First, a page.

Un-consulting

My friend and business colleague, Hal Richman, and I have worked on a couple of projects and have submitted various proposals over the past few years.  We are always looking at how we can do meaningful work but sometimes feel like we’re just submitting one more report that will gather dust.

Hal sent me this explanation of his new work offer, which significantly differs from the traditional “deliver & disappear” consulting strategy. I like it.

Kurt Lewin (1890 – 1947) was a German-born psychologist who earned the title the father of social psychology.

Lewin was one of the first researchers to study group dynamics and organizational development in practical settings. His vision about what people could become in their lives has always impressed me. This vision is threaded in his dense academic writings, as well as his work as a problem solver and founder.

During WWII, Lewin worked with Margaret Mead on the National Research Council’s Committee on Food Habits to determine how the government could prevent hoarding, make rationing work, and feed the Allies during and after the war. Following the war Lewin was involved, along with Dr Jacob Fine at Harvard Medical School, in the psychological rehabilitation of former occupants of displaced persons camps and was requested by the Connecticut State Inter Racial Commission to find an effective way to combat racial and religious prejudices. In 1947 he established the National Training Laboratories in Bethel, Maine.

Lewin had an insatiable curiosity and refused to be pigeon-holed. People came to him with diverse problems because of his diverse background when conventional solutions to problems either do not work or simply did not exist. They didn’t know what to do; however, they did know they needed someone who could look at the problem with a new set of eyes, from several perspectives, and come up with a practical, innovative solution.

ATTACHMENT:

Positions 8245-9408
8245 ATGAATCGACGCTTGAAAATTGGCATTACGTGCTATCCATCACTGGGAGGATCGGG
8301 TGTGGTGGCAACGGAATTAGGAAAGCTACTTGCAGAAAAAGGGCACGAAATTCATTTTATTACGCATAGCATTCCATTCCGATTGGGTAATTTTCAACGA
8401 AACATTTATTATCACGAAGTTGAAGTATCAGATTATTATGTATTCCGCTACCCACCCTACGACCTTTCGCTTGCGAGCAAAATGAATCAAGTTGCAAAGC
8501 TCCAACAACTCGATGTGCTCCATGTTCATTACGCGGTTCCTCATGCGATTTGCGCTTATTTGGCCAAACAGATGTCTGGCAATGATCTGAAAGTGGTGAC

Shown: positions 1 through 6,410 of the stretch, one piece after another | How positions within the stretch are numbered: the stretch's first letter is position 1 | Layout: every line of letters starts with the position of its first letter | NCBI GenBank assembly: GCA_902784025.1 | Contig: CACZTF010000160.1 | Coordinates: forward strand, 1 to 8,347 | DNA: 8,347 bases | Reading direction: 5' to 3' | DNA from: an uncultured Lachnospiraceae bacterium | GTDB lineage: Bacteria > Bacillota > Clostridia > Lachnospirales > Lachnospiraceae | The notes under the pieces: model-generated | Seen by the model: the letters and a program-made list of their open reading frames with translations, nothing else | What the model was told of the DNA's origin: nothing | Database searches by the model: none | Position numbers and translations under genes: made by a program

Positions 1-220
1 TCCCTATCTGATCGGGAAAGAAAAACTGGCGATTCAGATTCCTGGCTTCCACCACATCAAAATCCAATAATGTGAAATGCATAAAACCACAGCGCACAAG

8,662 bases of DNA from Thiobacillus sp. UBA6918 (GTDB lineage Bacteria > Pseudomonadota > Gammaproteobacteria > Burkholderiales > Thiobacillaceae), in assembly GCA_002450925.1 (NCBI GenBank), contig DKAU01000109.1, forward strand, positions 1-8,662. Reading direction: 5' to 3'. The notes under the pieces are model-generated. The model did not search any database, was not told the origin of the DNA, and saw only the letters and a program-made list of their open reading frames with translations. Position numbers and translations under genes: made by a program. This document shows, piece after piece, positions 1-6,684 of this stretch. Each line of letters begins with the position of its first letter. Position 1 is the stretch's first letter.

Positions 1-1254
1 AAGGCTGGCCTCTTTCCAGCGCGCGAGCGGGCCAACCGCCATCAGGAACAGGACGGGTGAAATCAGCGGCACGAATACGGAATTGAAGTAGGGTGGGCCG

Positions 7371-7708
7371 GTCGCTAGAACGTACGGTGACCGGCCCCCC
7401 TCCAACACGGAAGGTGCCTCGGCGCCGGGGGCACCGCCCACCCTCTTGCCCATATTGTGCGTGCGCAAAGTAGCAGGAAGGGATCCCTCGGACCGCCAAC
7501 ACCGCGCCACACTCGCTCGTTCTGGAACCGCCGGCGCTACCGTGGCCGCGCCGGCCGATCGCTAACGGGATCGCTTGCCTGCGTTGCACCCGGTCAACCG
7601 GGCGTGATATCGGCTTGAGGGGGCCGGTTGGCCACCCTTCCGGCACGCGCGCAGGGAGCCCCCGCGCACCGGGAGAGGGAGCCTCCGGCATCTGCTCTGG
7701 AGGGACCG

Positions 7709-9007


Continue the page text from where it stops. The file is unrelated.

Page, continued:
Lewin has been one of my most constant role-models for the past 35 years. I haven’t been satisfied to have one career, one challenge in life. And, I’ve found that my diverse background has helped me help myself and others.

Like Lewin, I’ve had many people come to me to solve things, start things, to run things.

Perhaps you are frustrated that the lack of time may mean passing up on a great opportunity. Maybe your firm (or one you have acquired) needs a turn-around, has a great team but can’t get them coordinated or needs a new strategy and direction. Or, maybe you’re temporarily over your head, slogging through a swamp and looking for a way out.

That’s when my company is most welcome. I’ve got some time and I’m an excellent swamp navigator.

A few months ago I was thinking of investing in an ecotourism firm but decided that it needed a turn-around first. As I stood up to leave the table, the owner jumped up from his seat and said “You can’t go,  I need you!” I am now providing hands-on management services for financial planning and control, strategy and metrics, systems selection and implementation and marketing communications.

Tell me about your challenge, your opportunity. Let me jump in with you – not as a disinterested consultant but in the trenches with you – excited, adrenalin pumping, burning the midnight oil.

I have over 20 years of experience as an entrepreneur and a problem solver for small and large organizations. Let me bring a new perspective to a problem, different experiences to bear on the objective.

As a free-agent, this model is viable. You have the option of committing totally to a project or a client without the overhead and billable hours concerns of consulting workshops.

I also know several others who have this perspective, much experience, and are willing to commit. Does this interest you? Need committed help with a thorny problem? Give us a call.

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